August 6, 2019
Coping with Depression and Parkinson’s Disease
While everyone feels sad from time to time—depression is different. Sadness is temporary and doesn’t last very long, but depression lasts for weeks or longer. Studies indicate approximately 50% of people diagnosed with Parkinson’s disease also have a mood disorder like depression. In fact, many people have depression years before their other symptoms of Parkinson’s disease.
Parkinson’s disease is a progressive illness which targets brain cells in the specific area of your brain that produces dopamine, a chemical that helps relay messages from your brain to your body. The loss of brain cells that produce dopamine can cause you to develop a tremor and have difficulty turning thoughts about movement into action. What so many people don’t understand, is the loss of dopamine can also affect your mood.
What are Symptoms of Depression in Parkinson’s Patients?
Symptoms of depression in Parkinson’s patients aren’t different than in a person who doesn’t have Parkinson’s disease. Unfortunately, the physical symptoms of depression such as downcast eyes, slow speech, slower movement, and fatigue are a challenge to diagnose in someone with Parkinson’s disease because they are also symptoms of the disease itself.
It is important to be aware of these symptoms, so if you experience them, you can be treated quickly. Symptoms will differ from person to person and can range in severity from mild to severe. Common symptoms of depression include:
- Prolonged sadness
- Loss of interest in activities and motivation
- Decreased attention to medical and health needs
- Feelings of guilt, self-criticism, and worthlessness
- Low self esteem
- Increased fatigue
- Change in appetite or eating habits
- Complaints of aches and pains
- Feelings of being a burden to loved ones
- Feelings of helplessness or hopelessness
- Sleep difficulties
- Thoughts of death or suicide
Depression can make the physical effects of Parkinson’s disease worse, so it’s important to recognize depression and talk to your doctor right away.
Treating Depression in Parkinson’s Patients
The Parkinson’s Foundation found that mood, depression, and anxiety have the greatest impact on the health status of a person with Parkinson’s disease, even more than the body movement impairments you may associate with the disease. That is why treating depression is so important—it can improve quality of life as well as body movement.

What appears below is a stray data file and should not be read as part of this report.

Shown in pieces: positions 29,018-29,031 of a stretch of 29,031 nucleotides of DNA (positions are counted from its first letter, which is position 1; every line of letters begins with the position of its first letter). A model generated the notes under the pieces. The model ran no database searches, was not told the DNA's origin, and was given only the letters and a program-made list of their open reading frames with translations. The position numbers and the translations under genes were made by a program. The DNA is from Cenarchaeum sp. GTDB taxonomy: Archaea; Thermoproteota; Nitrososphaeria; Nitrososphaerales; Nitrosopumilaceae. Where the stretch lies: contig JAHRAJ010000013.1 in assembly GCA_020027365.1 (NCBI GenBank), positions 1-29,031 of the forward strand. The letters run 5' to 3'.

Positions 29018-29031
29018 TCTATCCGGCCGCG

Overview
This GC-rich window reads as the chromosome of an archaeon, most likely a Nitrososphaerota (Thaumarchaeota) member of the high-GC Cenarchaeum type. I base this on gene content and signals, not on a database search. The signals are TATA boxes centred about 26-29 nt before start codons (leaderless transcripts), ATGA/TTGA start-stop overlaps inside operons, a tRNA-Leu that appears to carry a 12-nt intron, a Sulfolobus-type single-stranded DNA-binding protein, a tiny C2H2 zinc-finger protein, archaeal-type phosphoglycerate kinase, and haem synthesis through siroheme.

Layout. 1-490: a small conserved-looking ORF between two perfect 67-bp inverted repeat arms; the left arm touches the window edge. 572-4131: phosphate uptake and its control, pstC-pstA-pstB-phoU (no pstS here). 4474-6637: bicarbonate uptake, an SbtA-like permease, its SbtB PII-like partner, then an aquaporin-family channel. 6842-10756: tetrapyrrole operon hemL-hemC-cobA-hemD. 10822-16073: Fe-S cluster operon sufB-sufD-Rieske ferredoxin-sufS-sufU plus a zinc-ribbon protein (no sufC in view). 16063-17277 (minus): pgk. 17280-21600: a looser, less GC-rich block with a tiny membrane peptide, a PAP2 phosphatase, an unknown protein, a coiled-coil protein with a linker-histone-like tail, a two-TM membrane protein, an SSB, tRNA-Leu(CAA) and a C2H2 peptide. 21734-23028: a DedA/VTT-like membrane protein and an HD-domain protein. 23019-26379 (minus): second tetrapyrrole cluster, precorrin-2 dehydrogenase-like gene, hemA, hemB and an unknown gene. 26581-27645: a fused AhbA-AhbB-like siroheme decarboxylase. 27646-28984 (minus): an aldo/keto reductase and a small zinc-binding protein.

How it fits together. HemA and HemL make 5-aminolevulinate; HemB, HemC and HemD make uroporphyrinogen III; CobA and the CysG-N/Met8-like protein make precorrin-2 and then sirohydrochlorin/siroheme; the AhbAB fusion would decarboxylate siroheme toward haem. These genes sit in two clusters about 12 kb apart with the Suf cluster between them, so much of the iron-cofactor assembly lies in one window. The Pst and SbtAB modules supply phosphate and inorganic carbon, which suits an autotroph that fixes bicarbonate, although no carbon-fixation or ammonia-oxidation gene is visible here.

The first step is to recognize when to be treated for depression. Many people with Parkinson’s aren’t treated for their depression because they do not recognize they have a problem or are unable to explain what they are feeling. Ask a family member or a loved one if he or she has noticed any changes in your mood. It is also recommended you:
- Get screened for depression once a year
- Discuss mood changes with your doctor
- Bring a family member to doctor’s appointments to talk about your mood and potential depression symptoms
Fortunately, there are effective treatments for depression, however, some medications that treat depression can make motor symptoms worse. It may take some time to find the treatment that will work best for you and your particular symptoms, so work closely with your doctor. Like tremors and other motor symptoms of Parkinson’s disease, depression can be improved with medications.
Exercise is proven to have an effect on improving mood and depression, as well as help with mobility issues that go along with Parkinson’s disease. Simple activities such as walking, stretching, yoga, and Tai-chi can have a significant impact.
Maintaining a positive attitude is also important. Parkinson’s disease is a chronic disease, not a fatal one. Patients and their caregivers need to focus on not just the physical, but on the mental and emotional aspects of life. The right medications and the right support system can make living with Parkinson’s disease more manageable, especially early in the disease.
If you have Parkinson’s and are concerned about depression, ask for help and keep an open mind. Depression is a chemical imbalance in the brain, not a sign of weakness. It takes courage to talk about depression, but getting proper treatment can significant improve your quality of life.